Who can apply and how?
You can apply for an apprenticeship while you’re still at school. To start one, you’ll need to be:
- 16 or over by the end of the summer holidays
- Living in England
- Not in full-time education
At any one time on Find an apprenticeship, in a variety of careers and industries across England, there are between 12,000 – 20,000 apprenticeships vacancies online. Visit GOV.UK and search ‘apprenticeships’. You can search by keyword (job role, occupation type or apprenticeship level) and by location. In addition, some employers advertise vacancies on their website.
Once the right job comes up, you can simply register on the website and follow the step by step instructions to apply for the role.
What is the role of Applied Business Academy
Your training provider has a key role to play in providing off-the-job training, assessing your progress towards achieving your qualifications and supporting you generally during your apprenticeship. They work very closely with your employer to ensure that you receive.
- An induction programme on starting
- A detailed training plan (including on-the-job training)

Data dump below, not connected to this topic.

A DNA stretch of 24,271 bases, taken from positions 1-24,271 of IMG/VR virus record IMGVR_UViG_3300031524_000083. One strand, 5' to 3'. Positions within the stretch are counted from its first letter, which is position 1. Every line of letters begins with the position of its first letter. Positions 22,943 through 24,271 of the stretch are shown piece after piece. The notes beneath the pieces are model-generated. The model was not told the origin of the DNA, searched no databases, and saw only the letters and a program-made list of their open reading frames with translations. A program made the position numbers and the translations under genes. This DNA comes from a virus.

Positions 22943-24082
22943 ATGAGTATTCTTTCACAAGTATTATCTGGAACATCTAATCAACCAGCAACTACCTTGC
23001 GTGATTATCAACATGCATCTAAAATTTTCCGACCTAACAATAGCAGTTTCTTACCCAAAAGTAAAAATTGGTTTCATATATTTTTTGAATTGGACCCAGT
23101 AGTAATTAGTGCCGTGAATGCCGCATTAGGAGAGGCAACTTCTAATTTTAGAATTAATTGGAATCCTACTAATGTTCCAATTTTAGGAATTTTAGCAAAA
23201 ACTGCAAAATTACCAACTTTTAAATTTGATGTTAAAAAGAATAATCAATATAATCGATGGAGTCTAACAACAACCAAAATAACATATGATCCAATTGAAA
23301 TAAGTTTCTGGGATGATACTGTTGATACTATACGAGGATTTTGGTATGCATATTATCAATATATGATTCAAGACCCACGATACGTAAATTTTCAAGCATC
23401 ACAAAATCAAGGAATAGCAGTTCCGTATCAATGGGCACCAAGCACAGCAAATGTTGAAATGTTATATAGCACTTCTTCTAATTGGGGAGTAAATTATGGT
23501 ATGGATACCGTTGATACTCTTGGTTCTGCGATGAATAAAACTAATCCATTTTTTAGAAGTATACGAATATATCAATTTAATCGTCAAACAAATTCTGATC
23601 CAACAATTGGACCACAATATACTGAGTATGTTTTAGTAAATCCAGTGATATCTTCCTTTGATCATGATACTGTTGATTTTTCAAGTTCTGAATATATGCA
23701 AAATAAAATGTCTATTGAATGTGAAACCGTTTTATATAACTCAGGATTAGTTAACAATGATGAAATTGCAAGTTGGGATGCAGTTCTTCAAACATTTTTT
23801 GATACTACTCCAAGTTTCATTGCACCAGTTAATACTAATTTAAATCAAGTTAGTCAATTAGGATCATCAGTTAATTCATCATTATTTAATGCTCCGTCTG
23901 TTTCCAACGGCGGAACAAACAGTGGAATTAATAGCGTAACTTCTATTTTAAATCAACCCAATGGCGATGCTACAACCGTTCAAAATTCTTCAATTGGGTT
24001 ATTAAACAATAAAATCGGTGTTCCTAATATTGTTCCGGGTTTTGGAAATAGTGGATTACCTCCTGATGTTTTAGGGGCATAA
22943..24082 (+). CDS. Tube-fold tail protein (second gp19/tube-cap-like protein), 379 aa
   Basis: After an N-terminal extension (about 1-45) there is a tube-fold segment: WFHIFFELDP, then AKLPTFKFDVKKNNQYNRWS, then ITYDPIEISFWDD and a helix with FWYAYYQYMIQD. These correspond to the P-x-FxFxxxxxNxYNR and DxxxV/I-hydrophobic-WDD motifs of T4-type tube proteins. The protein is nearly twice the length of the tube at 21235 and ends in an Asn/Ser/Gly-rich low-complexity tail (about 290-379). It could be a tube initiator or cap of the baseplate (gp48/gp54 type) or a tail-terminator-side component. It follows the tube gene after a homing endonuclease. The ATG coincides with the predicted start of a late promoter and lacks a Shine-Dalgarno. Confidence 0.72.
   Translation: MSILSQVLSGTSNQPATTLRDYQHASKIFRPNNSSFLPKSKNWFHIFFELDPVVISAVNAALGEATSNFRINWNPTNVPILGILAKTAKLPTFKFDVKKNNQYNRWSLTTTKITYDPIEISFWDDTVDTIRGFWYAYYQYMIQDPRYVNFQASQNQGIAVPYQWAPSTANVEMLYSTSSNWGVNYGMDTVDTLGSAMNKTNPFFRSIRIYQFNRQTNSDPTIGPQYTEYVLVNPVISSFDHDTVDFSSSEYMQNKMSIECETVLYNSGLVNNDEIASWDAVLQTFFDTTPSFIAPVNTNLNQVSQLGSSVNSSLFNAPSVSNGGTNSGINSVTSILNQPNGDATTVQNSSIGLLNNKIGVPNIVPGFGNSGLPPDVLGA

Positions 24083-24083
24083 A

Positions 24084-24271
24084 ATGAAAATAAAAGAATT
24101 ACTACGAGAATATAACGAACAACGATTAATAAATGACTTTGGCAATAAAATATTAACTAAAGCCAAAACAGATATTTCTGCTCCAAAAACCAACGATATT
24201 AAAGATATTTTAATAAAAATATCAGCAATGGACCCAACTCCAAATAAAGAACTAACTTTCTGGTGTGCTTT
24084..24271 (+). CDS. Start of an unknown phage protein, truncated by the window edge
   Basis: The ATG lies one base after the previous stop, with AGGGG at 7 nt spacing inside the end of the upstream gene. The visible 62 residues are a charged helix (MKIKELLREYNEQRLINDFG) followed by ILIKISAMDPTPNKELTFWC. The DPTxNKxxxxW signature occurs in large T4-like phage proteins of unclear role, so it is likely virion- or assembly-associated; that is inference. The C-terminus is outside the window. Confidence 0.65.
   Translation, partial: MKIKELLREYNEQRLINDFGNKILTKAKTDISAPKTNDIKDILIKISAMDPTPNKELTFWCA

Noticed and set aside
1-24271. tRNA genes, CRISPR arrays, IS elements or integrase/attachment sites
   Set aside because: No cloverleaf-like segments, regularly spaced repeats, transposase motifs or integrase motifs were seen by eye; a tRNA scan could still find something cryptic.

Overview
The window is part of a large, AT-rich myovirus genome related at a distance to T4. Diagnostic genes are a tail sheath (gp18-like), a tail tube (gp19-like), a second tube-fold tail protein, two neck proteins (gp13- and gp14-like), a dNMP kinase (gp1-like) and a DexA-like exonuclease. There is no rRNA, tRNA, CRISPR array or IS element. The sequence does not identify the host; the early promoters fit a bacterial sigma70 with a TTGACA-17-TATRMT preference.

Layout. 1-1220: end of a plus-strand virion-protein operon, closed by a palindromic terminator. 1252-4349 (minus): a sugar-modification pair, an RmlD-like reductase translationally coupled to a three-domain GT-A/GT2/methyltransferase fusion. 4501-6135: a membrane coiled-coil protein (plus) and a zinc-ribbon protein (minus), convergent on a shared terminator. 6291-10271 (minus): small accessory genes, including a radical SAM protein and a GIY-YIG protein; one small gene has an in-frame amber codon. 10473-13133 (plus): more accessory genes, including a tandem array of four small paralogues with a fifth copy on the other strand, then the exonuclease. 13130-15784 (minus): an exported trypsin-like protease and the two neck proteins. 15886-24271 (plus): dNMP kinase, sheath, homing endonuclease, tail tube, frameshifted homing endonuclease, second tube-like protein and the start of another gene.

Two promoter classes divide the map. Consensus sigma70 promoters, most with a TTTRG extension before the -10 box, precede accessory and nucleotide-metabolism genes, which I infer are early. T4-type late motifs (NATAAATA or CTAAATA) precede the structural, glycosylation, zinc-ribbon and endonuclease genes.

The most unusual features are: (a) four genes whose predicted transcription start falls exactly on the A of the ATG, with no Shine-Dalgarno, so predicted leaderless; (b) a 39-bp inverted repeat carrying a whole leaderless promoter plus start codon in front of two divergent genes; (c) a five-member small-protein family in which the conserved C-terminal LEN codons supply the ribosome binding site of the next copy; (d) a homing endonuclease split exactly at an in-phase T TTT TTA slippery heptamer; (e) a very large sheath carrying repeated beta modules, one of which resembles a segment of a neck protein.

- Regular progress reviews
- Opportunities to put into practice off-the-job learning so that you can achieve your qualifications/requirements of the apprenticeship
- Mentoring and general support throughout your apprenticeship
This will all be documented in a commitment statement that is part of the Apprenticeship Agreement. This is an individual learning plan that your provider, your employer and you will all sign up to.
You can find out more about learner satisfaction with training organisations and colleges by accessing the learner satisfaction survey results on the FE Choices pages of GOV.UK
What is my employment status as an apprentice?
An apprenticeship is a real job. Under all circumstances, you should be employed from day one. On starting your apprenticeship, you will sign an apprenticeship agreement. In most instances, this will be directly with your employer but in some cases, if you have started an apprenticeship with an Apprenticeship Training Agency (ATA), your ATA then acts as your legal employer and the contract of employment will be with them.
What holidays am I entitled to?
Your holiday entitlement should be clearly written into your contract of employment. As a minimum you should get at least 20 days paid holiday per year plus bank holidays.